Large-cap U.S. stocks were roughly flat for the second quarter, as optimism about resilient corporate earnings growth and enthusiasm about a reaccelerating U.S. economy gave way to worries over the ongoing Greek debt crisis. The economy shrugged off a first-quarter slump due to weather conditions and West Coast port closures and posted good job growth, healthy wage gains, and solid consumer spending. T. Rowe Price equity managers are optimistic that the U.S. economy is on solid enough footing to withstand the fallout from the Greek debt crisis, which is unlikely to bring about a broader European financial contagion. Health care and consumer discretionary stocks led the market with modest gains, while utilities and industrials and business services stocks recorded the largest declines.
The Growth & Income Fund returned −0.50% in the quarter compared with 0.28% for the S&P 500 Index and −0.07% for the Lipper Large-Cap Core Funds Index. For the 12 months ended June 30, 2015, the fund returned 7.88% versus 7.42% for the S&P 500 Index and 5.25% for the Lipper Large-Cap Core Funds Index. The fund's average annual total returns were 7.88%, 16.36%, and 7.64% for the 1-, 5-, and 10-year periods, respectively, as of June 30, 2015. The fund's expense ratio was 0.67% as of its fiscal year ended December 31, 2014.
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Apart from small positions in the telecommunication services and materials sectors, financial stocks were the portfolio's best contributors. Although this economically sensitive sector has rebounded from the lows of the global financial crisis in 2008 and 2009, valuations in certain areas are still reasonable. We also believe there is significant leverage in this sector due to the improving U.S. economy, a strengthening housing market, and the potential for rising interest rates. The portfolio's utilities stocks declined. Utilities stocks often behave like bonds because of their relatively high dividend yields, and they weakened as long-term interest rates increased in response to a strengthening economy and the likelihood of a Federal Reserve rate hike later this year.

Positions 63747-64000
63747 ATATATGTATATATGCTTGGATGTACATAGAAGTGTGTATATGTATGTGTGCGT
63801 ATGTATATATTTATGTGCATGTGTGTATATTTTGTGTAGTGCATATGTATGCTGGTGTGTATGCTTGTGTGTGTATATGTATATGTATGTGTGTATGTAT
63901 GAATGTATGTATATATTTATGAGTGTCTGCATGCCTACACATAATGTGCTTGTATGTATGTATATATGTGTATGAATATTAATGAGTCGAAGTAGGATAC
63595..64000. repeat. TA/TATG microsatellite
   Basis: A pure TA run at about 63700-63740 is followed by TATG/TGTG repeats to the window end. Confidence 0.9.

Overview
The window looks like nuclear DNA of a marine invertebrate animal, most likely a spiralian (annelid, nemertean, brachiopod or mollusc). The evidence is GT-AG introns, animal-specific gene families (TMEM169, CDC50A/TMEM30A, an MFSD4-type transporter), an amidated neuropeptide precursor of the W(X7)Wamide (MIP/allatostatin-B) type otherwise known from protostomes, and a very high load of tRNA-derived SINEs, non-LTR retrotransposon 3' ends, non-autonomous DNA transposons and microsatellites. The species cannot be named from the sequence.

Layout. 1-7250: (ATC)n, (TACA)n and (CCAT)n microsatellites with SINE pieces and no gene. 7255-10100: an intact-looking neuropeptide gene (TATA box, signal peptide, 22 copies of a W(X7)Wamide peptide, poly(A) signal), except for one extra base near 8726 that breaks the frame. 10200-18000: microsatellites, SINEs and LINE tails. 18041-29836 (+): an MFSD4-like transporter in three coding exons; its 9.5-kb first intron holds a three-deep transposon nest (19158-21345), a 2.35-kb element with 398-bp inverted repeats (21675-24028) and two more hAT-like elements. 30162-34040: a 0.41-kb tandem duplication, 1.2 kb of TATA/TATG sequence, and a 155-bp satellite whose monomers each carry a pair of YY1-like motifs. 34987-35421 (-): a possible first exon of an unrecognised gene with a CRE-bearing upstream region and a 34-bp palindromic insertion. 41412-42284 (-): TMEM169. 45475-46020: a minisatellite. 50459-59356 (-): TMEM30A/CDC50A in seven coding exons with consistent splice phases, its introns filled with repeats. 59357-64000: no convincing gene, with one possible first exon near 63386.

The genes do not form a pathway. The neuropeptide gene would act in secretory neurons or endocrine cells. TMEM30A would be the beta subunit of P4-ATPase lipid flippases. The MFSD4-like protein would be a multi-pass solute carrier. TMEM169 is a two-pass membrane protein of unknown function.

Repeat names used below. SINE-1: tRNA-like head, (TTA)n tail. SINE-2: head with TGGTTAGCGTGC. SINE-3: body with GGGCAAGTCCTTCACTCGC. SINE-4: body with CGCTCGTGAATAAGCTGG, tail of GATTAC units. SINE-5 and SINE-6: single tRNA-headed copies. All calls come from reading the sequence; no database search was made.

The outlook for U.S. equities remains generally positive. But after a six-year bull run that has seen the S&P 500 rise more than 200%, we note that investors may have grown too complacent about the risk of short-term market volatility. Equities still appear quite attractive when measured against very low Treasury yields, but their somewhat high absolute valuations make them vulnerable to the Fed's timetable for returning interest rates to more historically normal levels. A mature economic cycle also implies that companies will have a harder time expanding margins by cutting costs and that only companies that are executing well will be able to see solid profit growth. We believe that finding the standout performers in each industry will be increasingly important in the coming months and that the careful selection of individual stocks is likely to add value relative to a broad-based, index approach.